The Second Paragraph
The second paragraph is when your real message starts. If you have properly designed a captivating headline and come up with an appealing and personal lead paragraph, then the second paragraph is when your prospect will begin smoothly reading forward.
Here you say what you have to say. If you really have enough knowledge and expertise in the topic, then you will meet no hurdles as you write the rest of the report.[clickToTweet tweet=”Here’s the takeaway idea for the second paragraph and all the subsequent paragraphs:” quote=”Here’s the takeaway idea for the second paragraph and all the subsequent paragraphs:”]
Here’s the takeaway idea for the second paragraph and all the subsequent paragraphs:
Say what you have to say on the report topic.
On this occasion, regardless of your level of professionalism, people often get stuck. You may encounter what’s called writer’s’ block. You have all the knowledge, experience, words, and analogies you need to start producing bona fide content but you’re having a hard time communicating these thoughts to a blank piece of paper or screen.
An easy way to overcome this is to audio-record what you’re going to write about. Imagine you’re talking to a friend who asked you, “Hey, what’s that report all about?”
At first, you’re going to stutter a little, try to say smart things, or try too hard to sound eloquent on the recording. Just keep talking, and in a few minutes, you won’t even notice how the words are spilling out as naturally as they come.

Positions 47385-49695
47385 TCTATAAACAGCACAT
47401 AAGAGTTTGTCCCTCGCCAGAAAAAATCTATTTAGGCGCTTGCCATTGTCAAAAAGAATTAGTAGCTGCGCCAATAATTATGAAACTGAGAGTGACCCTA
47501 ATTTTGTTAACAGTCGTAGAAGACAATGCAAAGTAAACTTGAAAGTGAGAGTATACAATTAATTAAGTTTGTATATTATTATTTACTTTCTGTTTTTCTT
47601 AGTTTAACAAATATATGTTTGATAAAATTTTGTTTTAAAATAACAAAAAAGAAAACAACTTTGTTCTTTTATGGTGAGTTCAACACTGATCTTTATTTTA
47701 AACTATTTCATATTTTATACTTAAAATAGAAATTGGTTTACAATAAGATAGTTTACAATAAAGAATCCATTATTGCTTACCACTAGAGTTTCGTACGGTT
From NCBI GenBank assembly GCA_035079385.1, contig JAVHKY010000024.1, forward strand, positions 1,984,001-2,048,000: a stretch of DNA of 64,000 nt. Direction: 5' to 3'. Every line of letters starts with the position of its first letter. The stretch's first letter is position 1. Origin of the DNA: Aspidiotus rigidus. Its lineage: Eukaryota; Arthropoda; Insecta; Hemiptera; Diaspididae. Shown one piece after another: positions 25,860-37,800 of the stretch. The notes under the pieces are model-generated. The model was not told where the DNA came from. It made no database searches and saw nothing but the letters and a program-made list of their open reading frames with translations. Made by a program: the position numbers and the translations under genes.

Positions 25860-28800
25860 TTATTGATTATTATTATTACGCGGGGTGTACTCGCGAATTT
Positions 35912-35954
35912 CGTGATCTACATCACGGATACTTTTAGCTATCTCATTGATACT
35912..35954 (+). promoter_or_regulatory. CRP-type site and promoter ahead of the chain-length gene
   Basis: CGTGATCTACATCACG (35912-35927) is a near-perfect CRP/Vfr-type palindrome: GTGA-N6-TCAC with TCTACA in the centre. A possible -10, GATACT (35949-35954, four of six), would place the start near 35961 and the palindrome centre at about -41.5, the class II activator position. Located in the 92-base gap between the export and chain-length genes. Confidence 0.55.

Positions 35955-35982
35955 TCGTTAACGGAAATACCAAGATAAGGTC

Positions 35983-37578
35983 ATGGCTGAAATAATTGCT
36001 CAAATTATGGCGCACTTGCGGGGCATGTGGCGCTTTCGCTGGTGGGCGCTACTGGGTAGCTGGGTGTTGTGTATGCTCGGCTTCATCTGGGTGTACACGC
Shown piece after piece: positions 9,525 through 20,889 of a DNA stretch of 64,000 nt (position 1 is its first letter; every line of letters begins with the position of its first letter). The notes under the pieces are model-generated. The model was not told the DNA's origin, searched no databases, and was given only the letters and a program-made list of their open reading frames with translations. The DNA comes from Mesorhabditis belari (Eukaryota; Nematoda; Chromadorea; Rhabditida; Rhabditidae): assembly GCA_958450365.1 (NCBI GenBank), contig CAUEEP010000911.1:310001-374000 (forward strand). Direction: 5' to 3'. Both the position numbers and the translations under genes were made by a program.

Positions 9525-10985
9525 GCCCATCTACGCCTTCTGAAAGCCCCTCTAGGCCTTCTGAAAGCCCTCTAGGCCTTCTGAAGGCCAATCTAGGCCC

Any time you get stuck while writing your report, just turn on the audio you recorded and listen to it. You’ll be amazed how this process will get your writing juices flowing.
Subtitles in the report are even of greater importance than in the sales pages. Reports are usually much longer than sales pages, so the need to be easy on the eyes is far more pronounced.
But aside from eye-relieving effect, subtitles in the report also serve as titles of paragraphs.
In web content, subtitles are key elements that break the ideas down into convenient bits of information you want the reader to consume.
As mentioned above, not everyone is going to read your entire report. Most of them are going to scan it first and, if their eye stumbles on something they perceive as valuable, only then will they pay full attention to your writing and actually read it.
That’s why while crafting subtitles you must make sure that they clearly communicate the one main idea of the paragraphs that follow.
Here are three important tips on writing effective subtitles:
- Don’t be afraid of using long subtitles.
The subtitles should contain as many words as necessary to clearly communicate the main idea of the paragraphs it represents. However, you should work with different variations of the subtitle and choose the one that conveys the idea with as few words as possible. But again, never sacrifice clarity for brevity.
- Always write at least five variations of a subtitle.